Saturday, 23 February 2013

Impluse Pillows

So while out for lunch with a friend this week, I was asked  a very interesting question. "If I walked around your house, would almost everything be something that you have made?" It made me stop and think, and actually the asnwer is "No." I was not sure at the time but when I got home and had a good look around I was quite surprised.

I realised that alot of my crafting I give away, for birthdays, Christmas etc or as has happened before my craft was adored and claimed as a gift and I though I would make another one for myself, which surprise, surprise I have not, and not likely to, if I'm honest with myself.

So starting in my bedroom I will be crafting to beautify my own personal space. Don't get me wrong I will still be crafting for gifts.

Once that decision was made I made these impulse pillows.

Monday, 3 December 2012

Giant Paper Pom Poms

Tools and Materials

Tissue paper
24-gauge white cloth-covered floral wire

Hanging Pom-Poms How-To

1. Stack eight 20-by-30-inch sheets of tissue.
2. Make 1 1/2-inchwide accordion folds, creasing with each fold.
3. Fold an 18-inch piece of floral wire in half, and slip over center of folded tissue; twist.
4. With scissors, trim ends of tissue into rounded or pointy shapes.
5. Separate layers, pulling away from center one at a time.
6. Tie a length of monofilament to floral wire for hanging.

Saturday, 1 December 2012

Pumpkin: Tis the Season ...Part 3

Pumpkin Soup

This recipe is from BBC Good Food


  • 4 tbsp olive oil
  • 2 onions , finely chopped
  • 1kg pumpkins or squash (try kabocha), peeled, deseeded and chopped into chunks
  • 700ml vegetable stock or chicken stock
  • 142ml pot double cream
  • 4 slices wholemeal seeded bread (if like me you don'e like croutons in your soup skip the bread)
  • handful pumpkin seed from a packet

  1. Heat 2 tbsp olive oil in a large saucepan, then gently cook 2 finely chopped onions for 5 mins, until soft but not coloured. Add 1kg peeled, deseeded and chopped pumpkin or squash to the pan, then carry on cooking for 8-10 mins, stirring occasionally until it starts to soften and turn golden.
  2. Pour 700ml vegetable stock into the pan, then season with salt and pepper. Bring to the boil, then simmer for 10 mins until the squash is very soft. Pour the 142ml pot of double cream into the pan, bring back to the boil, then purée with a hand blender. For an extra-velvety consistency you can now push the soup through a fine sieve into another pan. The soup can now be frozen for up to 2 months.
  3. While the soup is cooking, slice the crusts from 4 slices of wholemeal seed bread, then cut the bread into small croutons. Heat the remaining 2 tbsp olive oil in a frying pan, then fry the bread until it starts to become crisp. Add a handful of pumpkin seeds to the pan, then cook for a few mins more until they are toasted. These can be made a day ahead and stored in an airtight container. Reheat the soup if needed, taste for seasoning, then serve scattered with croutons and seeds and drizzled with more olive oil, if you want.

Thursday, 29 November 2012

Pumpkin: Tis the Season... Part 2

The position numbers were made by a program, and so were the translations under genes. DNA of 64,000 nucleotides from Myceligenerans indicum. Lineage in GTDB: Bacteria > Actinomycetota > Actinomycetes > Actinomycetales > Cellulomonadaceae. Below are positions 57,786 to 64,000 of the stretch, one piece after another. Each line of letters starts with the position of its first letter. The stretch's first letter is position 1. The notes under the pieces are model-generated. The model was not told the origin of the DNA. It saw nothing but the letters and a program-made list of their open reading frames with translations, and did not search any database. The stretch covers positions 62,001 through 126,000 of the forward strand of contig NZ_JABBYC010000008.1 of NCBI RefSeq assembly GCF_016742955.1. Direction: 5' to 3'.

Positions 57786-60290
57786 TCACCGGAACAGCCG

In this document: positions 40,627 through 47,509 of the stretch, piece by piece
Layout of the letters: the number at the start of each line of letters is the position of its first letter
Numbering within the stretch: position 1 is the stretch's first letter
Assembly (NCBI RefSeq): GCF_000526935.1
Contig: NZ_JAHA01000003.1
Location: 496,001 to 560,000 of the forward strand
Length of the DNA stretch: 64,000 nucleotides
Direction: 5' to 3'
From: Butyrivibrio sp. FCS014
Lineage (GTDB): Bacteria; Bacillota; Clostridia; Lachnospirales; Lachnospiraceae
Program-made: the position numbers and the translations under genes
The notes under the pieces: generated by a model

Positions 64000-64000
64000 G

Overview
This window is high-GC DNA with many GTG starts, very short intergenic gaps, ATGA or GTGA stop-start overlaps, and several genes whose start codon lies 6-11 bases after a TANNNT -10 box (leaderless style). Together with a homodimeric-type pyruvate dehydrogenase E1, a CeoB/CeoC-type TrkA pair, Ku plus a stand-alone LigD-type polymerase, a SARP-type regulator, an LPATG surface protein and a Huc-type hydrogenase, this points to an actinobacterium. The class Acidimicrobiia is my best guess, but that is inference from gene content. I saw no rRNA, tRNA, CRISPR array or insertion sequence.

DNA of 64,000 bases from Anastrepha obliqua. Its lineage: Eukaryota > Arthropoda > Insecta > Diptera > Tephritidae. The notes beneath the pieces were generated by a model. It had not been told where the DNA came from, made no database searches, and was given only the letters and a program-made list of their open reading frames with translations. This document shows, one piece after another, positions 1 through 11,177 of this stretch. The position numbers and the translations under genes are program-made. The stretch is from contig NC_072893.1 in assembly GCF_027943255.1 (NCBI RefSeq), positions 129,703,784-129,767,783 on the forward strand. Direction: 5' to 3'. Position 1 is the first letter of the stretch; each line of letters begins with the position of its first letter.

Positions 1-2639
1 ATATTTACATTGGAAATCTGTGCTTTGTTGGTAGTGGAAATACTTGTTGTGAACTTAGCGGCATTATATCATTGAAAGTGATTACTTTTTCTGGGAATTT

Salted Pumpkin Seeds


Serves: 4
  • 150g (5 oz) pumpkin or squash seeds
  • 1 tablespoon olive oil
  • 1/2 teaspoon salt, or to taste

Preparation method

Prep: 10 mins | Cook: 15 mins

Tuesday, 27 November 2012

Pumpkin: Tis the Season for.. Part 1

This is a recipe that I reccently tried with a friend who was suffering with a serious case of Massive Pumpkin Syndrom, MPS if not dealt with quickly can result in Pumpkin rot which is equally distressing.

Pumpkin Pie

The recipe that we used is from the BBC's Saturday Kitchen and the chef was Antony Worrall Thompson who is one of my favourite chefs.

Please note that we proudly used a shop bought sweet short crust pastry case.


For the pastry
  • sweet short crust pastry case (or a packet of ready made sweet short crust pastry with 40g/1½oz crushed pecans mixed in.)
For the filling
  • 450 g/1lb prepared weight pumpkin flesh, cut into 1in/2.5 cm chunks
  • 2 large eggs plus 1 yolk (use the white for another dish)
  • 3 oz/75g soft dark brown sugar
  • 1 tsp ground cinnamon
  • ½ level teaspoon freshly grated nutmeg
  • ½ tsp ground allspice
  • ½ tsp ground cloves
  • ½ tsp ground ginger
  • 10 fl oz/275 ml double cream

Preparation method

  1. Pre-heat the oven to 180C/350F/Gas 4.
  2. Use a shop bought sweet crust pastry case, about 9 inch/23 cm diameter and 1½ inches/4 cm deep.
  3. To make the filling, steam the pumpkin then place in a coarse sieve and press lightly to extract any excess water.
  4. Then lightly whisk the eggs and extra yolk together in a large bowl.
  5. Place the sugar, spices and the cream in a pan, bring to simmering point, giving it a whisk to mix everything together. Then pour it over the eggs and whisk it again briefly. (Your kitchen will start to smell so good that you may be temped to lick the spoon, I was).
  6. Now add the pumpkin pureé, still whisking to combine everything thoroughly.

    Top Tip: If you puree is not that smooth it will make everything lumpy so throw everything into a blender or use a hand blender to solve that problem.

  7. Pour the filling into your pastry case and bake for 35-40 minutes, by which time it will puff up round the edges but still feel slightly wobbly in the centre.
  8. Remove the pie from the oven and place the tin on a wire cooling rack. Serve chilled (stored loosely covered in foil in the fridge) with some equally chilled créme fraïche, but warm or at room temperature would be fine.

Monday, 26 November 2012

By way of a blogging apology!

To all of you who have noticed a lack of weekly blog posts in the last few weeks, from tommorrow onwards I will be attempting to catch up and posting either a craft or recipe every other day.